The hash trie data structure is a common part in standard collection libraries of JVM programming languages such as Clojure and Scala. It enables fast immutable implementations of maps, sets, and vectors, but it requires considerably more memory than an equivalent array-based data structure. This hinders the scalability of functional programs and the further adoption of this otherwise attractive style of programming. In this paper we present a product family of hash tries. We generate Java source code to specialize them using knowledge of JVM object memory layout. The number of possible specializations is exponential. The optimization challenge is thus to find a minimal set of variants which lead to a maximal loss in memory footprint on any given data. Using a set of experiments we measured the distribution of internal tree node sizes in hash tries. We used the results as a guidance to decide which variants of the family to generate and which variants should be left to the generic implementation. A preliminary validating experiment on the implementation of sets and maps shows that this technique leads to a median decrease of 55% in memory footprint for maps (and 78% for sets), while still maintaining comparable performance. Our combination of data analysis and code specialization proved to be effective.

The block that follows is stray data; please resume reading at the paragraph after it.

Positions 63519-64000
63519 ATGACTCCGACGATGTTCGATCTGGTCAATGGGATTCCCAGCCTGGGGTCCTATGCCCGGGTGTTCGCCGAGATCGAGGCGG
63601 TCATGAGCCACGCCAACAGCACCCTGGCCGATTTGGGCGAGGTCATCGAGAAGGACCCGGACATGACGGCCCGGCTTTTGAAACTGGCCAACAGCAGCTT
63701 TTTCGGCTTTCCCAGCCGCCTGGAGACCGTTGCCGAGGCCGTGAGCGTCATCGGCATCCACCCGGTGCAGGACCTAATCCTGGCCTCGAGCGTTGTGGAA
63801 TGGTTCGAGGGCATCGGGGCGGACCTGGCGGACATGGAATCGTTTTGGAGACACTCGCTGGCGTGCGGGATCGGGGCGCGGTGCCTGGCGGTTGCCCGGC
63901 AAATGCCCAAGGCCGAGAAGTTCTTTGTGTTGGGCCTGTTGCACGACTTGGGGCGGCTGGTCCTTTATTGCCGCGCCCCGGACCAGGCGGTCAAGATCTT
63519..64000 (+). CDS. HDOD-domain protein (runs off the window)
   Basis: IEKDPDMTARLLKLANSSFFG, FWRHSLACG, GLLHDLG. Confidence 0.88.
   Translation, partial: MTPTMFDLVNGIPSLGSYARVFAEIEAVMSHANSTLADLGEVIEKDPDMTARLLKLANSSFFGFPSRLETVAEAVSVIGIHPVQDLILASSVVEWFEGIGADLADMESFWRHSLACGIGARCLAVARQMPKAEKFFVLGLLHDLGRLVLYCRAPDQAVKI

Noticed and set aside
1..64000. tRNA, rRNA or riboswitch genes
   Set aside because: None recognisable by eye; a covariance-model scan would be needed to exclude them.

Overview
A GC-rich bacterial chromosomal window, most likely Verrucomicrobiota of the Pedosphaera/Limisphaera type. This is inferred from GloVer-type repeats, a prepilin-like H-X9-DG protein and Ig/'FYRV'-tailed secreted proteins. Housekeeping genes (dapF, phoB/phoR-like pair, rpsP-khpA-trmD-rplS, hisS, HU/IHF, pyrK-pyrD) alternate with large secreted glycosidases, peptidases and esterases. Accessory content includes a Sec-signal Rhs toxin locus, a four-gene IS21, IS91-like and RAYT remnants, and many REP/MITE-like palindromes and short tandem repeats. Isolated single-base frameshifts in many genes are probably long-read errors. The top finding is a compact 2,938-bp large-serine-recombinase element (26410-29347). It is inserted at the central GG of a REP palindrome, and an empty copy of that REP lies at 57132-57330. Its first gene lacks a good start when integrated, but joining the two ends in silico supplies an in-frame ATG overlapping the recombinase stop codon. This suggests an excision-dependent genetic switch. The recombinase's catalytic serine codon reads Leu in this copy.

Domain Specific Languages: A Big Future for Small Programs
ACM International Conference on Generative Programming and Component Engineering
Software Analysis and Transformation

Steindorfer, M., & Vinju, J. (2014). Code Specialization for Memory Efficient Hash Tries. In Proceedings of ACM International Conference on Generative Programming and Component Engineering 2014 (GPCE 0). ACM.